Will heterosexual serodiscordant couples experience the same reduction in HIV transmission risk in the “real world”? Possibly, but it’s pretty safe to assume that it will depend on whether the couples have access to the same services as in the HPTN 052 study and how often they used them. For example, a recent “real world” study of heterosexual serodiscordant couples in China found that treatment only reduced transmission rates by 26%. It’s clear that treatment will be less than 96% effective at reducing HIV transmission risk if pills are not taken regularly, drug resistance develops, or STIs aren’t managed.
Furthermore, the HPTN 052 study did not tell us how well “treatment as prevention” will work as a public health strategy. Remember, this study enrolled a group of HIV-positive people who already knew their HIV status, were in care, and had access to treatment. This isn’t the case for many HIV-positive people outside of a clinical trial. In a “real world” population of people living with HIV, some don’t know their HIV status, have not or cannot access care, have not remained in care, or have not or cannot access treatment. These types of barriers will limit the number of people who have an undetectable viral load and, therefore, the success of a “treatment as prevention” strategy.
The HIV treatment cascade (or HIV care cascade) is a recently coined term for the continuum of steps and services required for a person living with HIV to achieve an undetectable viral load. These include knowledge of HIV status through testing and diagnosis, linkage to care, support to remain in care, support to access antiretroviral treatment, initiation of treatment, and support to adhere to treatment. Gaps or “leaks” in this cascade mean that, in general, only a relatively small proportion of people living with HIV in a population have an undetectable viral load.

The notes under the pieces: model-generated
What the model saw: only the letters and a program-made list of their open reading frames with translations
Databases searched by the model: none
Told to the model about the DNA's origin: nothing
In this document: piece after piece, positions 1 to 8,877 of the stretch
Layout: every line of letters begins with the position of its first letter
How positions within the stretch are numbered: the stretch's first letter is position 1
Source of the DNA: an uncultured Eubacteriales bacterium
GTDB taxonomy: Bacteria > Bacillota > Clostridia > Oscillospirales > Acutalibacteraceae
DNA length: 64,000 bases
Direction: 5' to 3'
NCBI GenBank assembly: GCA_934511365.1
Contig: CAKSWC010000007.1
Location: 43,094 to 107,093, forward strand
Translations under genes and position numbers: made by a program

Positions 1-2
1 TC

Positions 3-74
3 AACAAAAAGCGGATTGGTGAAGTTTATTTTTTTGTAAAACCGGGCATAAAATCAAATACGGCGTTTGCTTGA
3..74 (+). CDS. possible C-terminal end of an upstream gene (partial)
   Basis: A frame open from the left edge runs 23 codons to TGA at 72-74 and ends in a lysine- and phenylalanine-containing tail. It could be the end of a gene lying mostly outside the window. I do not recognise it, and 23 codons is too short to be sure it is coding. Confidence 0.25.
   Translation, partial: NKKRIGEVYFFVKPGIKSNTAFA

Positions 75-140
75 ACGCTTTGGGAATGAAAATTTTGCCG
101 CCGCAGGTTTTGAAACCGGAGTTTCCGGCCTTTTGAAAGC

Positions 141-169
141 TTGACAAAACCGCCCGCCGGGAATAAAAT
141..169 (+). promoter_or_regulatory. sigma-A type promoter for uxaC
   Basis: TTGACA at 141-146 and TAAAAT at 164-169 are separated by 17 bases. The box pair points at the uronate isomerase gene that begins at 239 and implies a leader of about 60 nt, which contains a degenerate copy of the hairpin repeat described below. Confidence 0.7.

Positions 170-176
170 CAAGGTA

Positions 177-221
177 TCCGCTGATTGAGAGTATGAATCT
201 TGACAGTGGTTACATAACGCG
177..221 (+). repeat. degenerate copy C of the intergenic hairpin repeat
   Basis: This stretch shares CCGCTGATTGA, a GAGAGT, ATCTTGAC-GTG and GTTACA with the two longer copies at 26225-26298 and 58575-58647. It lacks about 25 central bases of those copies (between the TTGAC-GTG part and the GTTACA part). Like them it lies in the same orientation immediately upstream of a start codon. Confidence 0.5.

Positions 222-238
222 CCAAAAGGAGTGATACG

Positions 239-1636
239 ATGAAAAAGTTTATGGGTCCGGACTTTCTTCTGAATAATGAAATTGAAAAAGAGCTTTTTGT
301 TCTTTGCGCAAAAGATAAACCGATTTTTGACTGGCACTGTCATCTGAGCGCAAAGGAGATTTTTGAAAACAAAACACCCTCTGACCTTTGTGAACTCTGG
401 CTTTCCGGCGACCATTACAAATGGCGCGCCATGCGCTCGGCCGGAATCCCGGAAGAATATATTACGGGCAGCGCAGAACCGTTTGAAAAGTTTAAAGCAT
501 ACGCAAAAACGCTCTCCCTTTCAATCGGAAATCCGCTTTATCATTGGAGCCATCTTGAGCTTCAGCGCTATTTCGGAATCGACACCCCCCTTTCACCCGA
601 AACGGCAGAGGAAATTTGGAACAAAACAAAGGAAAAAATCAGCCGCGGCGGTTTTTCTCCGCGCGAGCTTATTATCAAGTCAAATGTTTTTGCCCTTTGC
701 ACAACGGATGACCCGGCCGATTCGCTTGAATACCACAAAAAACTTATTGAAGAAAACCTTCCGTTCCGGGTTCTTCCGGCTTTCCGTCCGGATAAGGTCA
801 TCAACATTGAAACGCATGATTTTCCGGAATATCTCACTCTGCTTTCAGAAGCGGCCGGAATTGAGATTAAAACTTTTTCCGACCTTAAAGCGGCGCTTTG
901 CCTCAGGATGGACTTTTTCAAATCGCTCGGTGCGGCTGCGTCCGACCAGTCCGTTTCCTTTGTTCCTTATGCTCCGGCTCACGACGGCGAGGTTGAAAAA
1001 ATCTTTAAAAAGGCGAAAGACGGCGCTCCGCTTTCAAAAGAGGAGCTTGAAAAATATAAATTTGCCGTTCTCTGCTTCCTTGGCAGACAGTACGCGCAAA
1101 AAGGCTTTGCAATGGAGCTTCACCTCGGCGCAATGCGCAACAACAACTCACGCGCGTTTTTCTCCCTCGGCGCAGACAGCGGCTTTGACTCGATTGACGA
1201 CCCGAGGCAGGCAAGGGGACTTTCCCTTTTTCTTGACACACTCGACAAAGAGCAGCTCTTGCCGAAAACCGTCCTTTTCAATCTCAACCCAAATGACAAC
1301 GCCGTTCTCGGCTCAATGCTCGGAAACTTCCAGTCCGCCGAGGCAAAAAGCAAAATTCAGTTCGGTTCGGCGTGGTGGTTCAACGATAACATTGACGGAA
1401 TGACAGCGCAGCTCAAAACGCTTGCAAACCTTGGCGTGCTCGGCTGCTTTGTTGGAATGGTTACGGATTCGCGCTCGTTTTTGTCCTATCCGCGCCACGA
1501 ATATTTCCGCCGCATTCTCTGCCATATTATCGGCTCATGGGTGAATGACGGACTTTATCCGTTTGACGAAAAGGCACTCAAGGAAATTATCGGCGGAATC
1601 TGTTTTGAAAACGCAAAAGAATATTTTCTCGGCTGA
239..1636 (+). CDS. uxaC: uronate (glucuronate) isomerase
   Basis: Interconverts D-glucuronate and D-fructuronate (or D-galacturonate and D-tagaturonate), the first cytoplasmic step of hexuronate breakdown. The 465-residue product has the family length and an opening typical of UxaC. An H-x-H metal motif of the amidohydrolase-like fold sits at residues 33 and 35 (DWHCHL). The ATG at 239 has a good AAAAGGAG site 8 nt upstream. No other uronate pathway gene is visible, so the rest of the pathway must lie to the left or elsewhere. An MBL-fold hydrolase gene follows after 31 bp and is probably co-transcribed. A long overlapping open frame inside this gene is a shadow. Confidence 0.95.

For example, in the United States it is estimated that only 28% of people living with HIV have an undetectable viral load because people “leak” out at different points in this cascade. There are no accurate estimates for Canada, but preliminary data suggest that we may have a similar situation here. According to the Public Health Agency of Canada, 26% of people living with HIV do not know they are HIV-positive and therefore can’t access care and treatment services. We are only just beginning to look at where we are falling short in other parts of the treatment cascade in different regions and populations in Canada.
OK, so let’s look at what treatment as prevention looks like in practice. Aren’t we doing it already? You’ve said in the past a treatment as prevention strategy is really about doing a better job at what we should already be doing. That implies performance gaps. Can you be specific as to where we’re falling short right now?
Yes, to some extent, we are doing it already. Although we didn’t know it at the time, potent combination antiretroviral treatment (commonly called ART or HAART) began preventing HIV transmission when people first started taking it in 1996. Since then we have gained a much better understanding of the role earlier treatment can play in preventing HIV transmissions and improving the health outcomes of people living with HIV. As a result, we have begun to think about how we might do things differently; for example, by taking a more proactive approach to engaging people living with HIV in testing, care and support, and treatment services.